The second driver for changing Zambia’s rating is the expectation that public debt will reach 56% of GDP in 2016, notably above Moody’s expectation of 45-50% a year ago, and will rise above 60% by 2018. The government domestic arrears accumulated in 2016 point further to emerging debt sustainability challenges. While in 2015 kwacha’s rapid depreciation was a key driver of the rapid public debt accumulation, Moody’s expects the elevated fiscal deficits in 2016 and 2017, in combination with lower growth, to drive future debt-to-GDP accumulation, which is now close to median of B3-rated peers.

Although the government plans to reduce the fiscal deficit to 4% of GDP this year, in part by cutting capital expenditures, and adopt further consolidation measures in 2017, Moody’s believes that given the track record of missed fiscal targets, deficits are likely to remain higher than targetted.

Sustainable fiscal consolidation will be challenging against the background of persistent structural weaknesses, particularly electricity shortages, and low copper prices. Moody’s latest growth projections assume just 3-3.5% growth in 2016, compared to our forecast of 5.2% in September 2015. This puts additional pressure on the debt-to-GDP ratio. Moody’s projects a return to +5% growth after 2018, as it expects the electricity shortages to be much less pronounced, while mining is projected to rebound due to current investments and cost reducing measures.

The government has recently announced its plans to negotiate an IMF program, which would help not only with the liquidity challenges but also with putting public finance on a sustainable path. However, a formal agreement has not been reached so far. In Moody’s view, the process is likely to be prolonged and only take –off after the presidential elections scheduled for August this year.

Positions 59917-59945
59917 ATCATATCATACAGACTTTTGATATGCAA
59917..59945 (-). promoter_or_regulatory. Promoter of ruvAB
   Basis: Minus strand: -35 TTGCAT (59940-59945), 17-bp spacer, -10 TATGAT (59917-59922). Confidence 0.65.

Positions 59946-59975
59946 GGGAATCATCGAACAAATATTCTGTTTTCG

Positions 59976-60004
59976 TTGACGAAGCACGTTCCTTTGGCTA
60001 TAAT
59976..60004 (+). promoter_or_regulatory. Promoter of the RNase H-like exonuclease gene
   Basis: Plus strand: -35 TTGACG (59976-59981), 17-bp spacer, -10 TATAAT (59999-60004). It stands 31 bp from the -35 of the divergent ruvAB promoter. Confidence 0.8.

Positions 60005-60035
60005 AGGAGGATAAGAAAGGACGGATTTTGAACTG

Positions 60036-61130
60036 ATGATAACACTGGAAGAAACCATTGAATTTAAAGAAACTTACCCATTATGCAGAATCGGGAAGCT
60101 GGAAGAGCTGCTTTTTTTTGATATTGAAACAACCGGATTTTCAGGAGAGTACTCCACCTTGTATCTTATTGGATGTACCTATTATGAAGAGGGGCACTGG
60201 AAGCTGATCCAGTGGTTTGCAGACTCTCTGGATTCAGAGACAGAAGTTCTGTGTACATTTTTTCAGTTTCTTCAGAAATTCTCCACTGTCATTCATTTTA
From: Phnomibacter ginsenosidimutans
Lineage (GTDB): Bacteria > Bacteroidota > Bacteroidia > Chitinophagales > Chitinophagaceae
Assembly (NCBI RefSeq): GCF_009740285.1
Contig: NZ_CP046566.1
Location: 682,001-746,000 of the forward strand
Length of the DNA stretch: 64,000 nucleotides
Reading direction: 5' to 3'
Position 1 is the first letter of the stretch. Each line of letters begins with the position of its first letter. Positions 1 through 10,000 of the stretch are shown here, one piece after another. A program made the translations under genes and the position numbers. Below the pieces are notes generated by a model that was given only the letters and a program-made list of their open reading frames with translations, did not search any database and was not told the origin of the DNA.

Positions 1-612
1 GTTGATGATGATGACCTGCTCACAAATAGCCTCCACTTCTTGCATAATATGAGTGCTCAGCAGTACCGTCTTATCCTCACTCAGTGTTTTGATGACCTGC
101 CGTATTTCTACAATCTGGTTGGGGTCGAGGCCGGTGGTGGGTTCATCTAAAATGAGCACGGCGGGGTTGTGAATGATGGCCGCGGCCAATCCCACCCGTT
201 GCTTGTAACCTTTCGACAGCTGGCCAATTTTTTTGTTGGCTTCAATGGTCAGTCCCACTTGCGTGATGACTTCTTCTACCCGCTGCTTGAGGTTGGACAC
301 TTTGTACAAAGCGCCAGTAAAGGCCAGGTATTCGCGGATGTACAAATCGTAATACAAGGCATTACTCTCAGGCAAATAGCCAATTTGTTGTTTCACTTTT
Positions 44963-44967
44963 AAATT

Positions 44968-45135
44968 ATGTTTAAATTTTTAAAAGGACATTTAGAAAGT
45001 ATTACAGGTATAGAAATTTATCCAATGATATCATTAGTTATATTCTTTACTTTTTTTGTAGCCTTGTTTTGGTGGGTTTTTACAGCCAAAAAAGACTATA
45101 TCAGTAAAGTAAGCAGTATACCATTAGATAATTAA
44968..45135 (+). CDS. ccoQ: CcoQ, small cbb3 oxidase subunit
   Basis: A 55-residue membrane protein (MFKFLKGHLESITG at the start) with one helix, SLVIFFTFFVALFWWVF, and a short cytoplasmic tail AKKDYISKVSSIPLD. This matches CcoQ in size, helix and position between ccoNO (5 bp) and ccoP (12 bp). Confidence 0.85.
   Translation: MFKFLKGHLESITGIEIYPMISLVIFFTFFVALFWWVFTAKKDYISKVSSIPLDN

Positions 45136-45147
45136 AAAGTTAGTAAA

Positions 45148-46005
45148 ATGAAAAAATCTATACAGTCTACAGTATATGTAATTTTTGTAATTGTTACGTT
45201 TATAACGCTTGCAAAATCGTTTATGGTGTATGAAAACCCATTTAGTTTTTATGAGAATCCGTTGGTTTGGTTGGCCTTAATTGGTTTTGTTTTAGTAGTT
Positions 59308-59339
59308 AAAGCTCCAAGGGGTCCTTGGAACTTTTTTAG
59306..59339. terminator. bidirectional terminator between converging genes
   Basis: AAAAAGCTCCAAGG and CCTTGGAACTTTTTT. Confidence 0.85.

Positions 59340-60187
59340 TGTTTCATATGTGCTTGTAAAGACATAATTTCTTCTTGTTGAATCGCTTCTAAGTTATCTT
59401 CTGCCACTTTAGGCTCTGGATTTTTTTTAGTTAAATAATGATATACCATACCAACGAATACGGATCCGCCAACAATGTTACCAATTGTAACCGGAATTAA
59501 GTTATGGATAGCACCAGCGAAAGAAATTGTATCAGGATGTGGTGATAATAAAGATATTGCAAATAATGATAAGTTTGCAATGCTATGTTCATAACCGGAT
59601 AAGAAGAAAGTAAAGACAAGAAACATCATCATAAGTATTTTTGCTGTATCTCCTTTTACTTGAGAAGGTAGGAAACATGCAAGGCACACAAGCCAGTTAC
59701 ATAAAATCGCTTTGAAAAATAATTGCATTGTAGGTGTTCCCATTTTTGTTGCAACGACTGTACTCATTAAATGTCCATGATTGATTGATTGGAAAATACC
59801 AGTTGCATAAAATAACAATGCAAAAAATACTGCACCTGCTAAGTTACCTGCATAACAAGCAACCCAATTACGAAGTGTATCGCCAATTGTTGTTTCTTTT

Rationale for the Negative Outlook
The negative outlook reflects heightened uncertainty about spending in the run up to the August elections and uncertainty about the liquidity and funding position of the government over the next 12-18 months.

What could change the rating up/down 
Downward pressure on Zambia’s rating could develop due to: 1) a further increase in electricity shortages or drop in domestic copper production that would cause a material impact on the government’s fiscal position or the country’s external position; or 2) larger-than-expected twin deficits and a strong upward trend in the overall debt burden; 3) a continuation, if not worsening, of liquidity pressure causing a further abrupt reduction of growth-supporting capital expenditures; and 4) a sustained decline in foreign currency reserves to below 2 months of import cover that amplifies the country’s external vulnerability to shock.

While an upgrade is unlikely in the near term, should the trends motivating the negative outlook dissipate or reverse in the next 12-18 months (for example, the fiscal deficit contracts to less than projected and in a sustainable way, uncertainty regarding government funding is reduced, and/or the current account returns to surplus), outlook could be stabilized. Zambia’s credit profile would likely remain in line with peers at the B3 level, including other commodity exporters, justifying a return to stable outlook.